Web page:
In his State of the Union address, President Obama pledged to fight climate change “with more urgency” than ever before. To that effect, the president directed his “administration to work with states, utilities and others” on reducing carbon pollution. The president expressed the same determination last summer in his Climate Action Plan.  He said the U.S. government would begin tackling hydroflurocarbons or HFCs, gases that are mainly used in refrigeration and air-conditioning systems. The president realized that by controlling the emissions of these refrigerants and supporting the introduction of more climate-friendly alternatives, the United States could move back to the forefront of global action to mitigate climate change.

Against this backdrop of the highest levels of government promoting the use of climate-friendly refrigerants, a recent Environmental Protection Agency (EPA) action concerning another synthetic refrigerant, hydrochlorofluorocarbon-22 (HCFC-22), seems peculiar. HCFC-22 is both an ozone depleter and a greenhouse gas which is 1800 times more damaging to the global climate than carbon dioxide (CO2). 

All HCFCs are being phased out by EPA. Beginning in 2020 they will no longer be allowed to be produced in the United States. In the final rulemaking in the HCFC-22 phaseout, however, EPA is proposing to allow production of more than 90,000,000 pounds of the refrigerant between 2015 and 2019. If this amount of HCFC-22 is released to the atmosphere, it will be more damaging to the climate than the annual emissions from nineteen coal plants.  

If all this HCFC-22 was needed, whether EPA should allow continued production at this level would be a more difficult question. At a hearing on EPA’s proposed rule in January 2014, however, industry and environmentalists were in agreement that much lower levels or even no new production is necessary.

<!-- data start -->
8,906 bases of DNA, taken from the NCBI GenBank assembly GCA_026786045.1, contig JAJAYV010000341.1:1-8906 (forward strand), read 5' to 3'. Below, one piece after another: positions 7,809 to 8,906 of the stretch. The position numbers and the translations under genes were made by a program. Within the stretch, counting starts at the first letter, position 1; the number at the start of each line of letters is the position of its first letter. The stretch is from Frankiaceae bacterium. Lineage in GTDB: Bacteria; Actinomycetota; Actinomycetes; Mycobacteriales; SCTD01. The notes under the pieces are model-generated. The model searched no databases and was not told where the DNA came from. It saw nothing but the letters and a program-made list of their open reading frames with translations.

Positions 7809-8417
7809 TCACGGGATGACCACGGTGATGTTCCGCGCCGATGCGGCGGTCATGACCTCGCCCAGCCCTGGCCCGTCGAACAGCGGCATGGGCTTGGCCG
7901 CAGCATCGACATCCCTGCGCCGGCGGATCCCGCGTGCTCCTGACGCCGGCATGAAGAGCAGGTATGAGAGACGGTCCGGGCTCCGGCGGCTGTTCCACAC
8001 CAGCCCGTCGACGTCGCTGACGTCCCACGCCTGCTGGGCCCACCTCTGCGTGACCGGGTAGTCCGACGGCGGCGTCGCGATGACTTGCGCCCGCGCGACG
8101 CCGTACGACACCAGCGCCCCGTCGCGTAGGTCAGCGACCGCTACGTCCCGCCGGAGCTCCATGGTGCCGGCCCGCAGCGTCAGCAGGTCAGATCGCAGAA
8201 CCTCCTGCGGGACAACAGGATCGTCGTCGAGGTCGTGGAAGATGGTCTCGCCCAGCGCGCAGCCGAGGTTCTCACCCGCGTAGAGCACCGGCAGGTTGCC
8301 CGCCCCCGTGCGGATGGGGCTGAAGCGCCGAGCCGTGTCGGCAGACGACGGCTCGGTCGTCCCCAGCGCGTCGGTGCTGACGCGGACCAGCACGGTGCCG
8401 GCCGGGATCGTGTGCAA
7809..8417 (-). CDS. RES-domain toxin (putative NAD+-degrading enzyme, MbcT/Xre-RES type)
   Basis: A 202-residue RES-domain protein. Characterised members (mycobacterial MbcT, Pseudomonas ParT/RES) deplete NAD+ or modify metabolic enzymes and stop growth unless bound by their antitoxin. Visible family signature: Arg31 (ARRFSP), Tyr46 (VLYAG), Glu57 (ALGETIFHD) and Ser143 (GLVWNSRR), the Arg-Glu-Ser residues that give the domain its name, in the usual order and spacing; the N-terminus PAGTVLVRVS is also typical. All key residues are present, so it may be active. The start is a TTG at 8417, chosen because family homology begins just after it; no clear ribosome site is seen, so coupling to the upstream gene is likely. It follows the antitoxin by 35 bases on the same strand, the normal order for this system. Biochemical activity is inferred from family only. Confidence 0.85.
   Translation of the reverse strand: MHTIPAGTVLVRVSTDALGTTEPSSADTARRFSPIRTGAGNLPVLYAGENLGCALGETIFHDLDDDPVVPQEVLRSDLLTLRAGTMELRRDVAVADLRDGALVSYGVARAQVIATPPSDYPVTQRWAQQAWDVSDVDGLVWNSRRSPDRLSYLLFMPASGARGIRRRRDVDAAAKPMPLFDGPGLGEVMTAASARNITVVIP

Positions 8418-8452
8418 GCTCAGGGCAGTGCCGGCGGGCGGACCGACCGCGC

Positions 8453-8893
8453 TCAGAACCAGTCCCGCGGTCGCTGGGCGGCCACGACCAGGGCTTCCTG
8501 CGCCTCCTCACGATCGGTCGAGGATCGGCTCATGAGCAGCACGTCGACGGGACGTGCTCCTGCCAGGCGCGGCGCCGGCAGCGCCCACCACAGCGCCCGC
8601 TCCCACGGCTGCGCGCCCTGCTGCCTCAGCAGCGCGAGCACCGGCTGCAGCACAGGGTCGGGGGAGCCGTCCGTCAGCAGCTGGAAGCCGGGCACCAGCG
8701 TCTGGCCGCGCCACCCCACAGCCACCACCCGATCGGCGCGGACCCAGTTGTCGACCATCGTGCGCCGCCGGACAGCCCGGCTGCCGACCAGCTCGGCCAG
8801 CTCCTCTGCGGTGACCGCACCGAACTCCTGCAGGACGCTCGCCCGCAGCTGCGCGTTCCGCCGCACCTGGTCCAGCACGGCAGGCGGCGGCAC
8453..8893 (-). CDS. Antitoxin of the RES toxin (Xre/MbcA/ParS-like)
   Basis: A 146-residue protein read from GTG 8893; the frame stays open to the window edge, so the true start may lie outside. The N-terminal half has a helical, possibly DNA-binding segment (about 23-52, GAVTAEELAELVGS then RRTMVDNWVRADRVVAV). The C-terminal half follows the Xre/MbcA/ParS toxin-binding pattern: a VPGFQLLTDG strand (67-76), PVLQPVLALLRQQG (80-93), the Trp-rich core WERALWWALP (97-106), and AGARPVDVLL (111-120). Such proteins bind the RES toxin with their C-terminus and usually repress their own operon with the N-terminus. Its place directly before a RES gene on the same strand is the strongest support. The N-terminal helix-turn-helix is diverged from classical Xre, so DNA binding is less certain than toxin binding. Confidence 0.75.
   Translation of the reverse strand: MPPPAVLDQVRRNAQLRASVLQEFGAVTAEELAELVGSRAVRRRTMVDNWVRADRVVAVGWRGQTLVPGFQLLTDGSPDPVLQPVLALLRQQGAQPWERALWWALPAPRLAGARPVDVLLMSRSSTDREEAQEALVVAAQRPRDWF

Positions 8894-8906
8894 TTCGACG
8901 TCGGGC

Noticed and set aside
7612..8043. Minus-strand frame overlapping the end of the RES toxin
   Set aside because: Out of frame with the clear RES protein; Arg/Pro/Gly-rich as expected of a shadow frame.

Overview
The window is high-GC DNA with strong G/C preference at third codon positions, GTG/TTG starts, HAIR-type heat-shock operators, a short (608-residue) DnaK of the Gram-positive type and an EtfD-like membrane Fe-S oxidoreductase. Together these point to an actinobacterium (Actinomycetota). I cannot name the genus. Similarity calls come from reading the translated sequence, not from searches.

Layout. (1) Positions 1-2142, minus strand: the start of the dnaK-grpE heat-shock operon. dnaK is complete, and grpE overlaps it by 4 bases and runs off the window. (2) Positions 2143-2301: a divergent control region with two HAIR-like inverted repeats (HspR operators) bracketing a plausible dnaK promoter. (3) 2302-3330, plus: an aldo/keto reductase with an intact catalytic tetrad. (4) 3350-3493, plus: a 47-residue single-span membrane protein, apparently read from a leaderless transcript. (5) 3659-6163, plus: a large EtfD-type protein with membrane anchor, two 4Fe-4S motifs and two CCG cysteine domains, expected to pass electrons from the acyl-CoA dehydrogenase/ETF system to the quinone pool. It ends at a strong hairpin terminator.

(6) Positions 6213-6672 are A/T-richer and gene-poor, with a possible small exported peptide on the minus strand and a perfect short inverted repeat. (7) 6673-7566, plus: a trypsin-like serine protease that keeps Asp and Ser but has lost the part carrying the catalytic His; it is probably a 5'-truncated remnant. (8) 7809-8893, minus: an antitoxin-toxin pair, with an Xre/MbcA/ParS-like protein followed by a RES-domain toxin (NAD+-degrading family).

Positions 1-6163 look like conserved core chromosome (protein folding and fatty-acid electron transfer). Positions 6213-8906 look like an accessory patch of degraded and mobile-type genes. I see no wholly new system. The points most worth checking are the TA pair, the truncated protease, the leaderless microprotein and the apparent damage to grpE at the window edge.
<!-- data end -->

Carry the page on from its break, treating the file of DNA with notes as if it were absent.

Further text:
EPA has seen firsthand what happens when the market is oversaturated with HCFC-22. In 2009, EPA began limiting production of the refrigerant and the market reacted accordingly. The price of virgin HCFC-22 climbed, reaching an all-time high in March 2013. The high price of virgin HCFC-22 caused the market for reclaimed and recycled HCFC-22 to grow dramatically and encouraged the sale of alternative refrigerants.  It also led to grocery stores and other big users taking steps to control leaks and avoid venting to the atmosphere. The environment benefitted as a result of these changes. 

Unfortunately, the thriving recovery and recycling industries collapsed when in April 2013 EPA released a regulation that dramatically increased the amount of virgin HCFC-22 available in 2013 and 2014. These overly generous allowances resulted in a glut of HCFC-22 in the market. This glut was devastating to the recycling and alternative-refrigerant industries, and will be just as devastating to the environment. 

In response to EPA’s more recent call for comments on its proposal to allow  production of HCFC-22 for the 2015-19 time period, industry and environmental groups asked EPA to allow much less HCFC-22 production. Many of these diverse stakeholders argued for no further production. No additional HCFC-22 production is necessary because there are massive stockpiles of HCFC-22 from previous production.  These stockpiles should meet all reasonable servicing needs. But an oversupply of HCFC-22 will destroy the reclamation and alternative-refrigerant businesses. When new production is available at a lower price than reclaimed material, there simply is no market for reclaimed HCFC-22 or alternatives.

The course of action proposed by EPA is contrary to the president’s Climate Action Plan.  It is time for EPA to stop permitting the production of HCFC-22. The government should listen to industry and environmental groups and bet on smart business for sustainable development. If President Obama is serious about combatting climate change and promoting environmentally-friendly refrigerants, he has to make sure that all of EPA’s actions are consistently positive for the environment. This requires that EPA stop the production of HCFC-22. 

Von Bismarck is executive director of the Environmental Investigation Agency. Norman is a partner at Patton Boggs LLP.